United States District Court, E.D. California
DEBORAH BARNES, UNITED STATES MAGISTRATE JUDGE
social security action was submitted to the court without
oral argument for ruling on plaintiff’s motion for
summary judgment and defendant’s cross-motion for
summary judgment.Plaintiff’s motion argues that the
Administrative Law Judge erred by finding that plaintiff did
not meet a Listing Impairment and by improperly rejecting
medical opinion evidence.
reasons explained below, plaintiff’s motion is granted,
the decision of the Commissioner of Social Security
(“Commissioner”) is reversed, and the matter is
remanded for further proceedings consistent with this order.
7, 2014, plaintiff filed an application for Disability
Insurance Benefits (“DIB”) under Title II of the
Social Security Act (“the Act”) alleging
disability beginning on October 31, 2000. (Transcript
(“Tr.”) at 21, 125, 257-58.) On April 15, 2014,
plaintiff filed an application for Supplemental Security
Income (“SSI”) under Title XVI of the Act also
alleging disability beginning on October 31, 2000.
(Transcript (“Tr.”) at 21, 257-65.)
Plaintiff’s alleged impairments included depression,
anxiety, bipolar disorder, and ankle arthritis. (Id.
at 110.) Plaintiff’s applications were denied
initially, (id. at 167-71, 173-77), and upon
reconsideration. (Id. at 182-87.)
requested an administrative hearing and a hearing was held
before an Administrative Law Judge (“ALJ”) on
January 25, 2017. (Id. at 36-109.) Plaintiff was
represented by an attorney and testified at the
administrative hearing. (Id. at 36-38.) In a
decision issued on May 12, 2017, the ALJ found that plaintiff
was not disabled. (Id. at 30.) The ALJ entered the
1. The claimant meets the insured status requirements of the
Social Security Act through September 30, 2007.
2. The claimant has not engaged in substantial gainful
activity since October 31, 2000, the alleged onset date (20
CFR 404.1571 et seq., and 416.971 et seq.).
3. The claimant has the following severe impairments:
depressive disorder, post-traumatic stress disorder (PTSD),
generalized anxiety disorder, and status-post left ankle
fracture. (20 CFR 404.1520(c) and 416.920(c)).
4. The claimant does not have an impairment or combination of
impairments that meets or medically equals the severity of
one of the listed impairments in 20 CFR Part 404, Subpart P,
Appendix 1 (20 CFR 404.1520(d), 404.1525, 404.1526,
416.920(d), 416.925 and 416.926).
5. After careful consideration of the entire record, the
undersigned finds that the claimant has the residual
functional capacity to perform light work as defined in 20
CFR 404.1567(b) and 416.967(b) except she can occasionally
climb ladders, ropes, and scaffolds. She can frequently climb
ramps and stairs. The work should require only occasional
interaction with the public, co-workers and supervisors. The
work should require only occasional supervision, defined as
requiring a supervisor’s critical checking of the
person’s work. The work is limited to simple, routine,
repetitive tasks in a work environment with only occasional
production rate or pace work. The work should involve only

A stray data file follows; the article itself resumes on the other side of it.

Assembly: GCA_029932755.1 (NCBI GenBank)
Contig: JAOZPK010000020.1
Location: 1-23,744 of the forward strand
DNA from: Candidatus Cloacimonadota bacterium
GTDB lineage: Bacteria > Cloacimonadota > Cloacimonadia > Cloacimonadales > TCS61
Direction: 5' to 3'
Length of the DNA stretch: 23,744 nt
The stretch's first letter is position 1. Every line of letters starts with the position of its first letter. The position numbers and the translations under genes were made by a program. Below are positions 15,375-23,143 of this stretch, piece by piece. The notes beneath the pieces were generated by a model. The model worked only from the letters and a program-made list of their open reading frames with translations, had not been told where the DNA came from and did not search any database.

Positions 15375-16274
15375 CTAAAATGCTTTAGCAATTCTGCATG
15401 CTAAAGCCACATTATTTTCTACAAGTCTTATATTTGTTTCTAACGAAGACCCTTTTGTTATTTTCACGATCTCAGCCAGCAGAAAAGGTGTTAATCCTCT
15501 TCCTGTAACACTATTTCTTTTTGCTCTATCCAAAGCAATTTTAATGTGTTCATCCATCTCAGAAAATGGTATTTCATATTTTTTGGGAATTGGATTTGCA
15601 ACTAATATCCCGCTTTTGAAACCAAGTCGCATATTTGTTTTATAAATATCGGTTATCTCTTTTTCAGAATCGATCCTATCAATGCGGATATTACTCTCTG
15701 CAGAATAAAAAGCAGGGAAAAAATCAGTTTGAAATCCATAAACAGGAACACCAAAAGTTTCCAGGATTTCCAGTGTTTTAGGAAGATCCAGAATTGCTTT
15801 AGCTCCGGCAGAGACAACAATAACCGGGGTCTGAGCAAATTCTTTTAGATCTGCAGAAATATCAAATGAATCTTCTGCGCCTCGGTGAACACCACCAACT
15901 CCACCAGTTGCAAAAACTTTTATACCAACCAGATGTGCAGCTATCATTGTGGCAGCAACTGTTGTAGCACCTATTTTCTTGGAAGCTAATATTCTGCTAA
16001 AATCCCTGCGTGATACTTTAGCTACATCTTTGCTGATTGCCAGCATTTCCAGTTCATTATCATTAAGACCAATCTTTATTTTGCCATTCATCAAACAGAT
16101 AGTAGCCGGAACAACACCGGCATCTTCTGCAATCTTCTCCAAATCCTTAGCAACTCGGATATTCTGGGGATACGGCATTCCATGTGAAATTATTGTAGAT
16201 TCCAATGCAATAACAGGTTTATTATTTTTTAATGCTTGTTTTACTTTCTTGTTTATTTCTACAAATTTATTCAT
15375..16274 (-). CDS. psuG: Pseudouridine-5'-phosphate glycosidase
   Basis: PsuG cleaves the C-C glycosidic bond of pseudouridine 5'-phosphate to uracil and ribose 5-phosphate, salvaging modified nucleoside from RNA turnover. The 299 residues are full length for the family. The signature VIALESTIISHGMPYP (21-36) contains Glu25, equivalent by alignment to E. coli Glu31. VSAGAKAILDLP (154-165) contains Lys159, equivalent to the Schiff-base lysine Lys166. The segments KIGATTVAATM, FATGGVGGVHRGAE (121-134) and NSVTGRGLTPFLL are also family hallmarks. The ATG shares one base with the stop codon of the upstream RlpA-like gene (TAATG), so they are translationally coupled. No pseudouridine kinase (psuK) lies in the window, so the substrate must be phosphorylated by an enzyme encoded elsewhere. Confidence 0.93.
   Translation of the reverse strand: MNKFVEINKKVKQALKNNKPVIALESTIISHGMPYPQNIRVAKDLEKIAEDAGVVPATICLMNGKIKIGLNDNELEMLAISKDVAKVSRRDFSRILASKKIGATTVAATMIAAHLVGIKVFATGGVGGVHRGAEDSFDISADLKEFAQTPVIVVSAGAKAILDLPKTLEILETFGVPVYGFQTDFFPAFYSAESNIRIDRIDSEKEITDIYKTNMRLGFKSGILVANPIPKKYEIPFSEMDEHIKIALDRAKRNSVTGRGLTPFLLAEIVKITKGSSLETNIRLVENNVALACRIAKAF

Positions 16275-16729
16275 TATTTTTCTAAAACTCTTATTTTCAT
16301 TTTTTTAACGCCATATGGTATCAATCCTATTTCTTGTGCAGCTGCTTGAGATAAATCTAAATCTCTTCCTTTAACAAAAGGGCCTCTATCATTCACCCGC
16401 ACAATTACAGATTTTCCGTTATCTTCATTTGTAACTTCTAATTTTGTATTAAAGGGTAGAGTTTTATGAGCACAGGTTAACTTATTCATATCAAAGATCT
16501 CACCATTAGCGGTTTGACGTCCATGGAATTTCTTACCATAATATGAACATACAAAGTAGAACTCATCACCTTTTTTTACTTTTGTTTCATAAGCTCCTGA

simple, work-related decisions with few, if any, changes in
the work place.
6. The claimant has no past relevant work (20 CFR 404.1565
7. The claimant was born [in] 1973 and was 26 years old,
which is defined as a younger individual age 18-49, on the
alleged disability onset date (20 CFR 404.1563 and 416.963).
8. The claimant has at least a high school education and is
able to communicate in English (20 CFR 404.1564 and 416.964).
9. Transferability of job skills is not material to the
determination of disability because using the
Medical-Vocational Rules as a framework supports a finding
that the claimant is “not disabled,” whether or
not the claimant has transferable job skills (See SSR 82-41
and 20 CFR Part 404, Subpart P, Appendix 2).
10. Considering the claimant’s age, education, work
experience, and residual functional capacity, there are jobs
that exist in significant numbers in the national economy
that the claimant can perform (20 CFR 404.1569, 404.1569(a),
416.969, and 416.969(a)).
11. The claimant has not been under a disability, as defined
in the Social Security Act, from October 31, 2000, through
the date of this decision (20 CFR 404.1520(g) and
(Id. at 23-30.)
April 17, 2018, the Appeals Council denied plaintiff’s
request for review of the ALJ’s May 12, 2017 decision.
(Id. at 1-5.) Plaintiff sought judicial review
pursuant to 42 U.S.C. § 405(g) by filing the complaint
in this action on June 18, 2018. (ECF. No. 1.)
district court reviews the Commissioner’s final
decision for substantial evidence, and the
Commissioner’s decision will be disturbed only if it is
not supported by substantial evidence or is based on legal
error.” Hill v. Astrue, 698 F.3d 1153, 1158-59
(9th Cir. 2012). Substantial evidence is such relevant
evidence as a reasonable mind might accept as adequate to
support a conclusion. Osenbrock v. Apfel, 240 F.3d
1157, 1162 (9th Cir. 2001); Sandgathe v. Chater, 108
F.3d 978, 980 (9th Cir. 1997).
reviewing court must consider the entire record as a whole
and may not affirm simply by isolating a ‘specific
quantum of supporting evidence.’” Robbins v.
Soc. Sec. Admin., 466 F.3d 880, 882 (9th Cir. 2006)
(quoting Hammock v. Bowen, 879 F.2d 498, 501 (9th
Cir. 1989)). If, however, “the record considered as a
whole can reasonably support either affirming or reversing